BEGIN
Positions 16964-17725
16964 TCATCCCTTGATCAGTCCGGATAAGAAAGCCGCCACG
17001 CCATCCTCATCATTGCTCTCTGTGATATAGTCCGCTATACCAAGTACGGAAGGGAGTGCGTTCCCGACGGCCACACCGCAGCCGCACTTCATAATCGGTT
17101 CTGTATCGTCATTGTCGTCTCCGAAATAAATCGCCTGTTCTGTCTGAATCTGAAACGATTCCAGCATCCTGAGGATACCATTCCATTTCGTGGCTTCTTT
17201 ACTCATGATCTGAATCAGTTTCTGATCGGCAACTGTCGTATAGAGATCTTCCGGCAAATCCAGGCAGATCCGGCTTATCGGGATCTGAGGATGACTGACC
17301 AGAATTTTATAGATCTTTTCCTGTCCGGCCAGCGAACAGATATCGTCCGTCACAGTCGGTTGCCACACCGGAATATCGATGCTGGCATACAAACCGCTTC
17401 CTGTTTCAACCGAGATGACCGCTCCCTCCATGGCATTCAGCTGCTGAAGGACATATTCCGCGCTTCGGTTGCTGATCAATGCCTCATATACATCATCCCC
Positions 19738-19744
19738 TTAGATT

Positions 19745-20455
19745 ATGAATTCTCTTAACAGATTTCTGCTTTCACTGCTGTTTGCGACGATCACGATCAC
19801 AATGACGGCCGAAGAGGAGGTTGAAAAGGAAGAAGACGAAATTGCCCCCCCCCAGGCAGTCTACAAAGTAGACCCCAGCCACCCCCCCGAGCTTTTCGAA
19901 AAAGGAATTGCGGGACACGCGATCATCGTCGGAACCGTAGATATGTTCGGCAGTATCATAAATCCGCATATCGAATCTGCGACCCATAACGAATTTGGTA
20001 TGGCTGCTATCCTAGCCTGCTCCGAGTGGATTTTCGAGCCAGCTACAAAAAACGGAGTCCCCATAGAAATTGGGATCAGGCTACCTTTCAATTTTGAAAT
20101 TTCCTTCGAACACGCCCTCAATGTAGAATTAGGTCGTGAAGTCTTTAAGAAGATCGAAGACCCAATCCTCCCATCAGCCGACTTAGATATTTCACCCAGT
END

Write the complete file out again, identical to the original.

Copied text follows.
Positions 16964-17725
16964 TCATCCCTTGATCAGTCCGGATAAGAAAGCCGCCACG
17001 CCATCCTCATCATTGCTCTCTGTGATATAGTCCGCTATACCAAGTACGGAAGGGAGTGCGTTCCCGACGGCCACACCGCAGCCGCACTTCATAATCGGTT
17101 CTGTATCGTCATTGTCGTCTCCGAAATAAATCGCCTGTTCTGTCTGAATCTGAAACGATTCCAGCATCCTGAGGATACCATTCCATTTCGTGGCTTCTTT
17201 ACTCATGATCTGAATCAGTTTCTGATCGGCAACTGTCGTATAGAGATCTTCCGGCAAATCCAGGCAGATCCGGCTTATCGGGATCTGAGGATGACTGACC
17301 AGAATTTTATAGATCTTTTCCTGTCCGGCCAGCGAACAGATATCGTCCGTCACAGTCGGTTGCCACACCGGAATATCGATGCTGGCATACAAACCGCTTC
17401 CTGTTTCAACCGAGATGACCGCTCCCTCCATGGCATTCAGCTGCTGAAGGACATATTCCGCGCTTCGGTTGCTGATCAATGCCTCATATACATCATCCCC
Positions 19738-19744
19738 TTAGATT

Positions 19745-20455
19745 ATGAATTCTCTTAACAGATTTCTGCTTTCACTGCTGTTTGCGACGATCACGATCAC
19801 AATGACGGCCGAAGAGGAGGTTGAAAAGGAAGAAGACGAAATTGCCCCCCCCCAGGCAGTCTACAAAGTAGACCCCAGCCACCCCCCCGAGCTTTTCGAA
19901 AAAGGAATTGCGGGACACGCGATCATCGTCGGAACCGTAGATATGTTCGGCAGTATCATAAATCCGCATATCGAATCTGCGACCCATAACGAATTTGGTA
20001 TGGCTGCTATCCTAGCCTGCTCCGAGTGGATTTTCGAGCCAGCTACAAAAAACGGAGTCCCCATAGAAATTGGGATCAGGCTACCTTTCAATTTTGAAAT
20101 TTCCTTCGAACACGCCCTCAATGTAGAATTAGGTCGTGAAGTCTTTAAGAAGATCGAAGACCCAATCCTCCCATCAGCCGACTTAGATATTTCACCCAGT